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Biochem Biophys Res Commun. 1999 Oct 14;264(1):191-5.

Identification of two penicillin-binding multienzyme complexes in Haemophilus influenzae.

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Department of Chemistry, University of Cincinnati, Cincinnati, Ohio, 45221, USA.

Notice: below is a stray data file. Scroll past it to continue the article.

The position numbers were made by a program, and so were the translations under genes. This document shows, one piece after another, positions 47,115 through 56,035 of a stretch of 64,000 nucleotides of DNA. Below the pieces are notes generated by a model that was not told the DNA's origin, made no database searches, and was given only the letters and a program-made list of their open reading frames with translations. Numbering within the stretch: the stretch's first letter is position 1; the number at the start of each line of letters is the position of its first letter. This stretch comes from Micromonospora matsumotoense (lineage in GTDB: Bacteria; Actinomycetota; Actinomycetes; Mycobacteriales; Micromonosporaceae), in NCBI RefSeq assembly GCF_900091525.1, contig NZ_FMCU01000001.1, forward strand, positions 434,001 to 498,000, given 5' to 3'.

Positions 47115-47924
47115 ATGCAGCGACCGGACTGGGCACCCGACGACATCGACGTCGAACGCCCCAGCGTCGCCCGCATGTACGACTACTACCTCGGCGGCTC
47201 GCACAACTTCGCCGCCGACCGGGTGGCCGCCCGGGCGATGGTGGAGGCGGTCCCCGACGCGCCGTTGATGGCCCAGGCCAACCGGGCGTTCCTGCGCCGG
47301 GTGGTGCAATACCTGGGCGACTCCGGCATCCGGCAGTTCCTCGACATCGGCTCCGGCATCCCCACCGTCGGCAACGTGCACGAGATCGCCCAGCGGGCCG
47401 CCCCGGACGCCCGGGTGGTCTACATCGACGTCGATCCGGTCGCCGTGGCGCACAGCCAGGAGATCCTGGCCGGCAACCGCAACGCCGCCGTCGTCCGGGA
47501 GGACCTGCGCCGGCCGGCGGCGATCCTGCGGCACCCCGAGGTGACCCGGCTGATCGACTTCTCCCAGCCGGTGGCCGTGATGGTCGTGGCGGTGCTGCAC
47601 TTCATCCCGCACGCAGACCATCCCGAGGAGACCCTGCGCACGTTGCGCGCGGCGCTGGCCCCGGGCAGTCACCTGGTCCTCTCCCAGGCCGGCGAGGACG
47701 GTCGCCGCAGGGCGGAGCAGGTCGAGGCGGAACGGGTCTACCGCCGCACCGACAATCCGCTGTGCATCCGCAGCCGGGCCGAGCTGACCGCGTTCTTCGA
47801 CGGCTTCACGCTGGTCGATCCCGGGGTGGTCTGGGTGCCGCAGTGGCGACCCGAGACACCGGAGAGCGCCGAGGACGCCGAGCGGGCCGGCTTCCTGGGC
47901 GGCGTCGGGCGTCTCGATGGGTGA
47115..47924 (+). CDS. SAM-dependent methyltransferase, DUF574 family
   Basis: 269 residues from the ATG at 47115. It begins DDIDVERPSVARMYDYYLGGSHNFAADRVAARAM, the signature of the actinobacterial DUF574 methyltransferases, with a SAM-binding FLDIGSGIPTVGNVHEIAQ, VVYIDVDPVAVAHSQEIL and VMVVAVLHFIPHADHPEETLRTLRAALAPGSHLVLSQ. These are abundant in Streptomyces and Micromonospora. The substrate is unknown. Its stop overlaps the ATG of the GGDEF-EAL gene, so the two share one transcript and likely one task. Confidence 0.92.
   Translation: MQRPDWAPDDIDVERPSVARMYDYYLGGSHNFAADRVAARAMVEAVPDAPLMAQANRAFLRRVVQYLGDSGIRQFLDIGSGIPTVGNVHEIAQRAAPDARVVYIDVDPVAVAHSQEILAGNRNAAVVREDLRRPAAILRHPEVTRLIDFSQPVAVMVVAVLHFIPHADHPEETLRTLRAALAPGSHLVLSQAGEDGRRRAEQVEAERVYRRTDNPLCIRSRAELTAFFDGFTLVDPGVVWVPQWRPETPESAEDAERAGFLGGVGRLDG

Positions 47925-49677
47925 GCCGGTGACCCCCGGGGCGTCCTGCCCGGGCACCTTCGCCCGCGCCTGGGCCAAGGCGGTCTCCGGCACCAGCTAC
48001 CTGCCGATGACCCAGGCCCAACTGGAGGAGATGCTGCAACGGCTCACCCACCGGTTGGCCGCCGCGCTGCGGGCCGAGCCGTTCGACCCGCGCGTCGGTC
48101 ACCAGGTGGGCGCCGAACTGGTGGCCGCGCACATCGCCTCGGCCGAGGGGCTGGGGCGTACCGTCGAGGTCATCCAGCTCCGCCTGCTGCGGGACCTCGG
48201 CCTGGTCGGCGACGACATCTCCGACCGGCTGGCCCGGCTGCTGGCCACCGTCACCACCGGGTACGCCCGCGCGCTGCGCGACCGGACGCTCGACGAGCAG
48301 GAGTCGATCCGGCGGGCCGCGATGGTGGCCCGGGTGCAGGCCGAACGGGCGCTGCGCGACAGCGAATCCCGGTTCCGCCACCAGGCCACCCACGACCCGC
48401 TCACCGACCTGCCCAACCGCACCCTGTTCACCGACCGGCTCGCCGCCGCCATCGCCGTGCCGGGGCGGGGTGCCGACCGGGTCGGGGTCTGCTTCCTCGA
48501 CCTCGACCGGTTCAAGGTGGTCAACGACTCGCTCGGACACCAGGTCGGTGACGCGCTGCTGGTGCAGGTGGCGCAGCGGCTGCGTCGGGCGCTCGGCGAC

Dansyl-labeled penicillin, reversed-phase chromatography, and peptide mapping have been used to detect, separate, and study penicillin-binding proteins (PBPs) and PBP multienzyme complexes of H. influenzae. The cross-linking of proteins in the multienzyme complex was accomplished with the aid of cyanogen, a salt-bridge specific cross-linking agent. The chromatographic profile of the PBPs clearly showed a dramatic change in the number and identity of peaks after treatment of the bacterial cells with cyanogen. The disappearance of all seven peaks corresponding to the PBPs was accompanied by the emergence of two new peaks with molecular weights between 400 kDa and 600 kDa. The results hint at the existence of two penicillin-binding multienzyme complexes, each containing subunits that interact via salt-bridges. Chromatographic active site peptide mapping of PBPs and PBP complexes was used to determine the identity of PBPs involved in each complex. It is postulated that one multienzyme complex containing PBP 2 may be involved in cell elongation while the other complex containing PBP 3 may be responsible for cell division.

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